Recently, I was descending into Kabul (OAKB) with a 777-200ER and my VNAV suddenly increased the descent rate to -3000fpm — too fast to slow down even with flaps and spoilers. This resulted in taking over manual control and a subsequent go-around in order to prevent a crash.
VNAV is not a human - it’s a coded program that gets you to the altitude you set at a specific waypoint. You probably activated VNAV too late, or there was a big altitude difference between 2 close waypoints, VNAV probably requires a steeper descent to get to the set altitude in time.
As an example:
Case 1 (Activating it late): If you activate VNAV too late (let’s say 50nm from airport), it will have to descend 30000ft in less time than usual, causing an extremely steep descent.
Case 2 (Waypoint altitude differences): If you have 2 waypoints 10nm apart from each other but there is a 10000 feet difference between them, immediately after reaching the first waypoint it will start an extremely steep descent in order to get to the assigned altitude at the next waypoint.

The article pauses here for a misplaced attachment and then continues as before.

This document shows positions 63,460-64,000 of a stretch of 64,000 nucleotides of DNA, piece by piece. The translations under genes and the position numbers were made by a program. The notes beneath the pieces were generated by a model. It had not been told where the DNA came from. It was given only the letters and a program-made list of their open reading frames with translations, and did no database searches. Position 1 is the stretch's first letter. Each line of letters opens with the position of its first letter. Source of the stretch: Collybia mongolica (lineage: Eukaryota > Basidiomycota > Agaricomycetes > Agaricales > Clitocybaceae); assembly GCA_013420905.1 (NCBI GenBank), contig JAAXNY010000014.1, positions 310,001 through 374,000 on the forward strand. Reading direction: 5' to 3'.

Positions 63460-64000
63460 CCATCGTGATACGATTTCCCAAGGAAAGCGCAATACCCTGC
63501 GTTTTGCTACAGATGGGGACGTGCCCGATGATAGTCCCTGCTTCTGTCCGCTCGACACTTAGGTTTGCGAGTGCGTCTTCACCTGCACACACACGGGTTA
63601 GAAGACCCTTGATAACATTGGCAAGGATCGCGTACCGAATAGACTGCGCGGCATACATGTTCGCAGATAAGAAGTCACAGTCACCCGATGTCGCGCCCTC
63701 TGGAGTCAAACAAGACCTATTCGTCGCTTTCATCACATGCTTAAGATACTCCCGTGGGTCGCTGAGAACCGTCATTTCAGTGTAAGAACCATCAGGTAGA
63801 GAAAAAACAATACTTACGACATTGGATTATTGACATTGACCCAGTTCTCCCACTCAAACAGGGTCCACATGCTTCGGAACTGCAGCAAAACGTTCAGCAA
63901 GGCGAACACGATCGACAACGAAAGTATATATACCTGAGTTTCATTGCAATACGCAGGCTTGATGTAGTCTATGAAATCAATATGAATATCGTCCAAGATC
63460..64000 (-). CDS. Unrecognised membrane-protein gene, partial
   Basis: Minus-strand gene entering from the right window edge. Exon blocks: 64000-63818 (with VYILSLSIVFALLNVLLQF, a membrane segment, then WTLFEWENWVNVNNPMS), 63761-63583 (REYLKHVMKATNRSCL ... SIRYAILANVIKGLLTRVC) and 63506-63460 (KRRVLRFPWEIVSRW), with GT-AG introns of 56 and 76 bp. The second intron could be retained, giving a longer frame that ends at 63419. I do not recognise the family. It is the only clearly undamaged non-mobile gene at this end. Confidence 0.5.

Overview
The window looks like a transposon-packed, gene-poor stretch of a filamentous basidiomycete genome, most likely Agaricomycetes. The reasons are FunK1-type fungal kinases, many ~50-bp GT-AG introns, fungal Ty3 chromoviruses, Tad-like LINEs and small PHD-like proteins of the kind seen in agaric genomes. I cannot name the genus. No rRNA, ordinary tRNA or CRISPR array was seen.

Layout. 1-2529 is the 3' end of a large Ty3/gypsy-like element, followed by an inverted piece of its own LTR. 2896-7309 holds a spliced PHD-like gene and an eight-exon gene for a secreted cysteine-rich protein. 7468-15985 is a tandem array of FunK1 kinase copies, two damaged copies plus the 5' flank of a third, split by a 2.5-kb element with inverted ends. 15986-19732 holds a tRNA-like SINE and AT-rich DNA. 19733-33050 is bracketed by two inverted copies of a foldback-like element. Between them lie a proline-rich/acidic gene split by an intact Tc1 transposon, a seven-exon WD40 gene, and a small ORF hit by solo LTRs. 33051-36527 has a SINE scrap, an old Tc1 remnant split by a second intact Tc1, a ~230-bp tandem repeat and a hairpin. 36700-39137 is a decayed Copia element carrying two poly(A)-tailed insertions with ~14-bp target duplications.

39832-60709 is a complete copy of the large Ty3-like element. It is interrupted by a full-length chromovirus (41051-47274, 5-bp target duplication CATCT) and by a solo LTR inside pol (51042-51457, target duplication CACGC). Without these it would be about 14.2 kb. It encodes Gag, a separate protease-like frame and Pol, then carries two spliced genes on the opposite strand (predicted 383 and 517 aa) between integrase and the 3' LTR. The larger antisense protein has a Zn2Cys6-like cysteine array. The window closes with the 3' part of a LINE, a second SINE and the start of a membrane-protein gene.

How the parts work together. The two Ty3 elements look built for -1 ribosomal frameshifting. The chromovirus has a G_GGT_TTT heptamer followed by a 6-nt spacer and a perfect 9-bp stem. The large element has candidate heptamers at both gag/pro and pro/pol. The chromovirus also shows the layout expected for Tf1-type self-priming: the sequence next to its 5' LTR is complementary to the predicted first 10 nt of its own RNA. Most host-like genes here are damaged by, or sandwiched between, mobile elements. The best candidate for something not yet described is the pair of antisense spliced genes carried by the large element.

A steep descent may cause you to not be able to slow down, especially if it’s as steep as -3000fpm. If this does happen, make sure to arm flight spoilers, possibly flaps 1 (This will deploy just the slats which will cause the plane to slow down), and get the throttle to idle.
I engaged the VNAV roughly 30 minutes before my top of descent. I used a pre-programmed approach route, which did involve a tight turn to align with the runway. So perhaps the 14,000ft and 11,000ft (roughly) waypoints were too close when the VNAV proceeded onto the second altitude. Also, this happened immediately after I slowed down and put my flaps to 5°.